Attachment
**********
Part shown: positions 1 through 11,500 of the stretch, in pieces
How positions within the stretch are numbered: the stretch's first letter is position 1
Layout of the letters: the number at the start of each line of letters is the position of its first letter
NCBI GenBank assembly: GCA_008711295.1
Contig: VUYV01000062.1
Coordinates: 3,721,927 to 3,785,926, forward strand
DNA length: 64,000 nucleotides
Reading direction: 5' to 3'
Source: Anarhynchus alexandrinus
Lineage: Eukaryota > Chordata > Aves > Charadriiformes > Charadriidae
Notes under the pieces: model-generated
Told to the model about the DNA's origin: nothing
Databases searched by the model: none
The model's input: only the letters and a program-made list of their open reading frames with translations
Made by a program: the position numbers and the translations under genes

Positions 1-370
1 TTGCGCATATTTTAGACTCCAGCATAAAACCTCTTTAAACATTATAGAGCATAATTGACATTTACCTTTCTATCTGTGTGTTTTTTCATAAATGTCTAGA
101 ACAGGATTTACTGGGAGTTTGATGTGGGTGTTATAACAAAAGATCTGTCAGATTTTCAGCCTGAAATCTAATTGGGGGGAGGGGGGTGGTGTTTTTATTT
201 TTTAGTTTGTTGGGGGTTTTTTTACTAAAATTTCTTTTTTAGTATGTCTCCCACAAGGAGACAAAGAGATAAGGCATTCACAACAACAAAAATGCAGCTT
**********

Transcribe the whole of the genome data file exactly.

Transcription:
Part shown: positions 1 through 11,500 of the stretch, in pieces
How positions within the stretch are numbered: the stretch's first letter is position 1
Layout of the letters: the number at the start of each line of letters is the position of its first letter
NCBI GenBank assembly: GCA_008711295.1
Contig: VUYV01000062.1
Coordinates: 3,721,927 to 3,785,926, forward strand
DNA length: 64,000 nucleotides
Reading direction: 5' to 3'
Source: Anarhynchus alexandrinus
Lineage: Eukaryota > Chordata > Aves > Charadriiformes > Charadriidae
Notes under the pieces: model-generated
Told to the model about the DNA's origin: nothing
Databases searched by the model: none
The model's input: only the letters and a program-made list of their open reading frames with translations
Made by a program: the position numbers and the translations under genes

Positions 1-370
1 TTGCGCATATTTTAGACTCCAGCATAAAACCTCTTTAAACATTATAGAGCATAATTGACATTTACCTTTCTATCTGTGTGTTTTTTCATAAATGTCTAGA
101 ACAGGATTTACTGGGAGTTTGATGTGGGTGTTATAACAAAAGATCTGTCAGATTTTCAGCCTGAAATCTAATTGGGGGGAGGGGGGTGGTGTTTTTATTT
201 TTTAGTTTGTTGGGGGTTTTTTTACTAAAATTTCTTTTTTAGTATGTCTCCCACAAGGAGACAAAGAGATAAGGCATTCACAACAACAAAAATGCAGCTT